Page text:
Tuesday, February 6, 2018

February 6: Psalm 30; Pride of Prosperity

            David recounts how the Lord has helped him against his enemies and health problems. The Lord answered when he cried out and he recognized that these problems were all temporary. He enjoins us all to praise the Lord with him.
            But then something happened. David had a time of prosperity where everything was going great. He was prospering and it seem nothing could stop him. He said, “I shall never be moved” (Ps 30:6). That’s a danger of prosperity. It can make us think that we are the ones that are in control of our destiny, that we are the captains of our soul. We put God on the back burner and forget that it was the Lord who took care of us and has given us everything we have.
            God was very gracious to David. He disciplined David by hiding his face from him. David was shocked when he realized that his prayers were unanswered and he felt like he would die without the Lord. How often do we go through times like that? God seems distant. He is far off and our spiritual condition is dried up. We may go through the motions of reading the Bible and praying but it just isn’t what it was when we were daily depending on the Lord for everything. Others may discover that they haven’t opened their Bibles for days or weeks. They hardly think of God at all. It can lead to a downward spiral until we wake up some day and realize we may have gained the world, but our soul is suffering for it. Someone said, “If God seems distant, guess who moved?” Trusting ourselves because of prosperity moves us away from God.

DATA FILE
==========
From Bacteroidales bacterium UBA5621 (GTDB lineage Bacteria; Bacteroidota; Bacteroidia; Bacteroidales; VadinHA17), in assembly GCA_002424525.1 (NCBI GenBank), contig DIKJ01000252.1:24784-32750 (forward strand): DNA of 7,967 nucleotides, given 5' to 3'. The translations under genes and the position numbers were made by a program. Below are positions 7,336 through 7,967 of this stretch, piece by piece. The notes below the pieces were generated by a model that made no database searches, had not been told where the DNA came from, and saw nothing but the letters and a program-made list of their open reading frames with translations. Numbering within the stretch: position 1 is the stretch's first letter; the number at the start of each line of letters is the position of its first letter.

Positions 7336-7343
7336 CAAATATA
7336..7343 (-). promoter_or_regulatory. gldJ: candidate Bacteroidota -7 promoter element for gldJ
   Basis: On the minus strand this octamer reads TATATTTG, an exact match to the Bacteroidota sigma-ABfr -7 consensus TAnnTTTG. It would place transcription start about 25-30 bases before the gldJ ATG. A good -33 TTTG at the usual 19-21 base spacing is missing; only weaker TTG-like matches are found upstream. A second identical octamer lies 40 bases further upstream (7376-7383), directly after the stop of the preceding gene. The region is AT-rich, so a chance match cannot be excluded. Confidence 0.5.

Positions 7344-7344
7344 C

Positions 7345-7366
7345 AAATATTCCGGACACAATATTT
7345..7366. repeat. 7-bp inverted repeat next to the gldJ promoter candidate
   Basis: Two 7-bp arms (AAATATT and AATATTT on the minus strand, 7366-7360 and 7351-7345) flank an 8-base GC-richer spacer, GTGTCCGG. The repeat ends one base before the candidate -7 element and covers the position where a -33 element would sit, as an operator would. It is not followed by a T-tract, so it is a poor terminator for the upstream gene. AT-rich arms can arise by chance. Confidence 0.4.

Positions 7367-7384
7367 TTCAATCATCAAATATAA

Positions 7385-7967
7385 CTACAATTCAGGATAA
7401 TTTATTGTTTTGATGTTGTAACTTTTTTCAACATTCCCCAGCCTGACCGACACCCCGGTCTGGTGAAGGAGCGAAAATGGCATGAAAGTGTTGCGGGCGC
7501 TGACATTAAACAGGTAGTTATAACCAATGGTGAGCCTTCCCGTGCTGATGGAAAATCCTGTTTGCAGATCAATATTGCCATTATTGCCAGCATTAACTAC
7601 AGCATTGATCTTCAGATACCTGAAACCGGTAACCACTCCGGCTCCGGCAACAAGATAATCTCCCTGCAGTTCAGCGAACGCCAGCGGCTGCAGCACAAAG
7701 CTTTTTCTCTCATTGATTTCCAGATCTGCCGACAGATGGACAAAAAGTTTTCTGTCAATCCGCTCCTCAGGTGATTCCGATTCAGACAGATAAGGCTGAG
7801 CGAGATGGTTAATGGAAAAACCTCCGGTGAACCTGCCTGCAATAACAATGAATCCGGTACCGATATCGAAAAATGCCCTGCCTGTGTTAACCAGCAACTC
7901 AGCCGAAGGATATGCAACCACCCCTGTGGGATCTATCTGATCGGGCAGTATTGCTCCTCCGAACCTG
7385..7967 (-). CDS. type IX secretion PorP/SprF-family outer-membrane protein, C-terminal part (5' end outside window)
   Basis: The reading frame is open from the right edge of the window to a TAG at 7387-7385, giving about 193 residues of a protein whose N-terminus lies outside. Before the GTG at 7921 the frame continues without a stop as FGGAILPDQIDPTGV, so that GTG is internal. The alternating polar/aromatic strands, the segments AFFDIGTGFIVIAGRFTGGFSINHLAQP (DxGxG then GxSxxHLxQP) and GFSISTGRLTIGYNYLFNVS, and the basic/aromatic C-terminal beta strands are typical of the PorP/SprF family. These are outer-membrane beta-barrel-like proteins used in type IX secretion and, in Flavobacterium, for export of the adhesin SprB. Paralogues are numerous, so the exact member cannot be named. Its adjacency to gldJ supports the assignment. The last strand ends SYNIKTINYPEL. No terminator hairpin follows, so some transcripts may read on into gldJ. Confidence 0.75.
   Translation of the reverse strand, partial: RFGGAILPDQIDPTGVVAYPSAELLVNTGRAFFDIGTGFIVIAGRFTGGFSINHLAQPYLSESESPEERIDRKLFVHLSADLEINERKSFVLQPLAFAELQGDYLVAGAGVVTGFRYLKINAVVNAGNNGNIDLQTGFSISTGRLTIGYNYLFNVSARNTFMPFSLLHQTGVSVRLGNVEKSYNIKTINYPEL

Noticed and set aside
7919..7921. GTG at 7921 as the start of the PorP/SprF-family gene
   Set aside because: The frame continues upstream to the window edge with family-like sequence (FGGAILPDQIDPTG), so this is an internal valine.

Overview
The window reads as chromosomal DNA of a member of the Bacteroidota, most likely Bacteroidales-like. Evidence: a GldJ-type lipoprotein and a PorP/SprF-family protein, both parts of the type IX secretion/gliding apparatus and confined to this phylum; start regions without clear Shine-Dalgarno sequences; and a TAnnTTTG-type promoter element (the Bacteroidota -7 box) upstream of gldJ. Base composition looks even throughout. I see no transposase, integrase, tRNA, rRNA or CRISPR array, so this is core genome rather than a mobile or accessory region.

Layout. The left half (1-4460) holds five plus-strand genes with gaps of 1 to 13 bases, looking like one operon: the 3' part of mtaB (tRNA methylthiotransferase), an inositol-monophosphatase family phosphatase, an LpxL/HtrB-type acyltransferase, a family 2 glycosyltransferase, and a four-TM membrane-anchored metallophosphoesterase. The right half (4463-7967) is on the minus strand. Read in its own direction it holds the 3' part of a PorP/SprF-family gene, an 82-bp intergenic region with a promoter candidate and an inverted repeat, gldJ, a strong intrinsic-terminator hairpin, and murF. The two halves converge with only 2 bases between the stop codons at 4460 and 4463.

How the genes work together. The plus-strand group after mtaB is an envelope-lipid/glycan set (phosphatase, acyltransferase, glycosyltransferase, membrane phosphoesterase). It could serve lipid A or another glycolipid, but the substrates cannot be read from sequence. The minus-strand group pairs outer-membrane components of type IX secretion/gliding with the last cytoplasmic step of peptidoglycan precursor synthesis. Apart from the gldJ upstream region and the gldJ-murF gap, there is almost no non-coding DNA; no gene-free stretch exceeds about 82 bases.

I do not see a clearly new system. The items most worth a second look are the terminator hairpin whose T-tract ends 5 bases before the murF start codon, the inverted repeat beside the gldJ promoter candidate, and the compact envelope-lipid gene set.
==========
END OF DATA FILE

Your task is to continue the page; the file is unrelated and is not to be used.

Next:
Don’t think it can happen to you? Then listen to Paul, “Now these things happened to them as an example, but they were written down for our instruction, on whom the end of the ages has come. Therefore let anyone who thinks that he stands take heed lest he fall” (1 Cor 10:11-12). David wrote what happened to him so that we would have an example, be warned, and not fall.
            When David repented and turned back to the Lord, his mourning turned into dancing. The joy of the Lord returned when he admitted his sin of pride in his prosperity.
            Now, compare David’s response to a famous poem. It is the mantra of those who ignore God and think they are in control of their lives.
By William Ernest Henley
Out of the night that covers me,
Black as the pit from pole to pole,
I thank whatever gods may be
For my unconquerable soul.

In the fell clutch of circumstance
I have not winced nor cried aloud.
Under the bludgeonings of chance
My head is bloody, but unbowed.

Beyond this place of wrath and tears
Looms but the Horror of the shade,
And yet the menace of the years
Finds and shall find me unafraid.

It matters not how strait the gate,
How charged with punishments the scroll,
I am the master of my fate,
I am the captain of my soul.
            Which do you want to be, the captain of your soul or a child of God?

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